Dear Future College Writing 112 Students,
Welcome to UMass Amherst! Now that you’re taking this class, I hope you’re really ready to work on you writing skills. I know that some of us have gotten used to just skating by in our high school writing courses; As long as it was the right length and had correct grammar you would do fine, right? Well that’s not how this course will be for you at all. Along with each unit’s final essay come a number of generative writing prompts and some type of homework assignment for each class period. These may seem unnecessary and more like busy work to you, but when you’re up all night doing them last minute, trust me when I say that it really does help your writing process. And one thing that I have learned in this class is the importance of the process itself. Without organizing your ideas slowly but surely, the end product will be less of an A-worthy essay and more of a careless mess. We all know that anything that can be called a careless mess won’t get you anywhere in life, and it certainly won’t get you any sort of good grades in class, so just do yourself a favor and go along with everything your professor says.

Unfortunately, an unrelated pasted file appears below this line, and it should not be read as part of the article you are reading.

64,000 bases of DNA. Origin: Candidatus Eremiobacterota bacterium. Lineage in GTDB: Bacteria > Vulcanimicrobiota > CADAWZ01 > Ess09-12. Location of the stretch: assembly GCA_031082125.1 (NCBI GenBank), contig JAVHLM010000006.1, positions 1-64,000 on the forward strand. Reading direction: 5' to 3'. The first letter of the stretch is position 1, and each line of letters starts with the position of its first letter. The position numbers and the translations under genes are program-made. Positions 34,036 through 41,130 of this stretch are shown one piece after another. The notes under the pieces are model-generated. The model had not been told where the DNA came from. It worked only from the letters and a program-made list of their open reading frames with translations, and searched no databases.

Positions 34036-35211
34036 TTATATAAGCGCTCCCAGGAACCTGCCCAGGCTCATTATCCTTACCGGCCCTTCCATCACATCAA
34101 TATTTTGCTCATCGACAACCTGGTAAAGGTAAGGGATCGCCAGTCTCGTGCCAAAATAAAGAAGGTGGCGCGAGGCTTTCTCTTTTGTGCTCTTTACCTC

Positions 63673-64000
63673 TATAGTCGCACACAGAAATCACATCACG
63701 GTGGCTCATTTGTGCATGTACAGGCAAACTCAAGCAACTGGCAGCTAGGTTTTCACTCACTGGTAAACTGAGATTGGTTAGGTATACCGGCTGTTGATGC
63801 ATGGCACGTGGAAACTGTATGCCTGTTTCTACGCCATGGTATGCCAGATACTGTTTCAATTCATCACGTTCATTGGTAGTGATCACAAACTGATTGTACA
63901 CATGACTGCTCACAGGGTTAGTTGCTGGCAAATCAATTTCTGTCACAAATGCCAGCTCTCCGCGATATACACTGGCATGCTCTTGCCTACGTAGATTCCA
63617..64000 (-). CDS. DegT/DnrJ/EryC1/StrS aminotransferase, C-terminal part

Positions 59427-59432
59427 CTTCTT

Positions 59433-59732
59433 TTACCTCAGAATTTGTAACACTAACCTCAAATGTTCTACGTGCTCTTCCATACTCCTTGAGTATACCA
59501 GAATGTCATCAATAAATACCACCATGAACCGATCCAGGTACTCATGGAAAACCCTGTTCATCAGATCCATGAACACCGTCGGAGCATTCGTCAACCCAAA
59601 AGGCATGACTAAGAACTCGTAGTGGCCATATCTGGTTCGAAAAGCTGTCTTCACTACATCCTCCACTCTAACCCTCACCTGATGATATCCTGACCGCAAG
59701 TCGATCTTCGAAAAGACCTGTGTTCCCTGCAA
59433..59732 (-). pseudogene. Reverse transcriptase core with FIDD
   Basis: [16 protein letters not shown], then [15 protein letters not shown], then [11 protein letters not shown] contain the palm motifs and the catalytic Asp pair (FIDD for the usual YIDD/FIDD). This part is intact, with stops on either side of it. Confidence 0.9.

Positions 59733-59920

Before this course I had always enjoyed writing, but I was extremely picky about what I wrote. I thought I was really only good at creative writing so that was all I wanted to do. Give me a research paper and I would spend weeks stressing about it only to end up doing it at the last minute. What this class taught me was that you can make all types of writing interesting. I liked creative writing because that was when I could use my own tone and style and say what I really wanted to say. Well, nobody said that research papers had to be boring. In high school we were taught the basic five paragraph essay style: You had an intro, three body paragraphs, and a summary. If you happened to choose your own approach and stray from this format at all you would only lose points. Sure, this style may be perfect for SAT’s and other strictly academic tests that can never keep your attention, but nobody wants to read something that dry and boring in real life. As a writer, it’s up to you to make the reader want to continue reading to see what you have to say.